The father of three Boston University alumni has endowed the College of Engineering with a $200,000 fellowship to aid Asian graduate students.
At a Sept. 5 ceremony to honor the benefactor Hing Wah Cheung, the first recipient of the Cheung Graduate Fellowship thanked the Cheung family.
“The fellowship will help me focus on research and study,” said Ting Sun from Dalian, China, who will research robotics in the Department of Aerospace and Mechanical Engineering.
The fellowship is an important kind of gift for the College, said Dean Kenneth R. Lutchen. “Over the past decade, we have propelled ourselves to being among the top research engineering colleges in the nation based partly on the quality of our faculty but also equally because we attract the best graduate students,” he said. “Additionally, having many cultures in a laboratory amplifies the creative energy and perspective.”
This kind of fellowship “helps ensure that we can address cross-disciplinary challenges and move to the next level of excellence,” Lutchen added.
Cheung, the director of Beautiful Enterprise Company, Ltd., in Hong Kong, is known for his philanthropy in Hong Kong as well as in rural China. His association with the University started a decade ago, when his son Wayne (ENG ’99) attended BU, followed by his daughter Wendy (SHA ’02) and son William (ENG ’05).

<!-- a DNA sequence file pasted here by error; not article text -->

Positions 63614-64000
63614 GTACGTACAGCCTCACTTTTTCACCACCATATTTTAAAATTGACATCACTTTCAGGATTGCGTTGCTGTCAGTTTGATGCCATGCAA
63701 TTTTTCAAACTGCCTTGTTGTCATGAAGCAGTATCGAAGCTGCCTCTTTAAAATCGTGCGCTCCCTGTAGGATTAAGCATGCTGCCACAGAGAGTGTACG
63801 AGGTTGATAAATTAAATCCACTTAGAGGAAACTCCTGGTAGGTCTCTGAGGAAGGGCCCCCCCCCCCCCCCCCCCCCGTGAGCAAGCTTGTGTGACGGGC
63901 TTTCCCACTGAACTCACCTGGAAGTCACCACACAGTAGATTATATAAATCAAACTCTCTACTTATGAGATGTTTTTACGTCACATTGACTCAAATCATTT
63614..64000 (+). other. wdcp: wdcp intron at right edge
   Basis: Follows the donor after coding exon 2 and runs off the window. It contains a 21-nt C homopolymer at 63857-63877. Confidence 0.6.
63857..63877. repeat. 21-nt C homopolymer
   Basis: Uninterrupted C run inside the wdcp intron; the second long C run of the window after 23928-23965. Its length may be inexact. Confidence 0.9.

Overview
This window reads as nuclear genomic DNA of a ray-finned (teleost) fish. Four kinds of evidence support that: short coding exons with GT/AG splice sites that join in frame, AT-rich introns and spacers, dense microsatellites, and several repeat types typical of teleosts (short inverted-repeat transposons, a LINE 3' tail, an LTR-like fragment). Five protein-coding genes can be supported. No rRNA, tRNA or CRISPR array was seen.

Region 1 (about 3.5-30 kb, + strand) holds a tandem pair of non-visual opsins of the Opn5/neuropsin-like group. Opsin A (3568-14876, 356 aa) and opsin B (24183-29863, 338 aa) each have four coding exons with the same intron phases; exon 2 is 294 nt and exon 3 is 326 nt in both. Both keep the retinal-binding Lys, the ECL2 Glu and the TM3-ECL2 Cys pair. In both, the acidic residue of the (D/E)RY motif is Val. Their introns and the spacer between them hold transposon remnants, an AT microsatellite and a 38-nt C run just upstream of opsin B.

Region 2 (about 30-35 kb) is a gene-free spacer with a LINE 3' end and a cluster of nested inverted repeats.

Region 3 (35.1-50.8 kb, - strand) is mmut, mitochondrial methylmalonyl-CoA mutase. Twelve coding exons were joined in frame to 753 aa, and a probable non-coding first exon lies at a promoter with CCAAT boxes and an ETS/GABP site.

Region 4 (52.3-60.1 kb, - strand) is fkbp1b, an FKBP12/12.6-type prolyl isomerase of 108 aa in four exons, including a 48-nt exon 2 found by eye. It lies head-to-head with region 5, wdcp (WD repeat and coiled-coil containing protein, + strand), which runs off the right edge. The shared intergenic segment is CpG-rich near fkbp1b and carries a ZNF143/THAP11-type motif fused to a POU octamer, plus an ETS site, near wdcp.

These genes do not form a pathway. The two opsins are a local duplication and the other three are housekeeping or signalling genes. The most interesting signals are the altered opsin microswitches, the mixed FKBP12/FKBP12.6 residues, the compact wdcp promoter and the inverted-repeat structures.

By endowing this fellowship, Cheung hopes to help Chinese students from “modest backgrounds get a superior education, so they can return and facilitate industrial and educational experiences for people in China,” said Richard Lally, Director of Development and Alumni Relations for the College.
The Cheung Family Graduate Fellowship will help the College recruit the best students in Asia, said Mark N. Horenstein, the associate dean for Graduate Programs and Research at the College of Engineering. “Ting Sun was, by far, the strongest candidate from this year’s applicant pool,” added Horenstein, who headed the selection committee for the fellowship.
Sun, whose undergraduate degree in engineering is from China’s Northeastern University, has four patents on a robot she designed to help train soccer goalies. In addition to showing potential as a top researcher, Horenstein added, she also demonstrated civic sensibilities. While an undergraduate, she taught elementary school children in rural China and also tutored high school English.
The Cheung Family Graduate Fellowship will aid a full-time Asian graduate student who is not only academically outstanding but also invested in philanthropy and giving back to society. Candidates from China, Hong Kong, Indonesia, Japan, Korea, Malaysia, the Philippines, Singapore, Taiwan and Thailand are eligible for the fellowship, which includes tuition, fees and a generous stipend for a year.
“I hope someday I will make contributions to this fabulous school and make my country proud,” Sun said.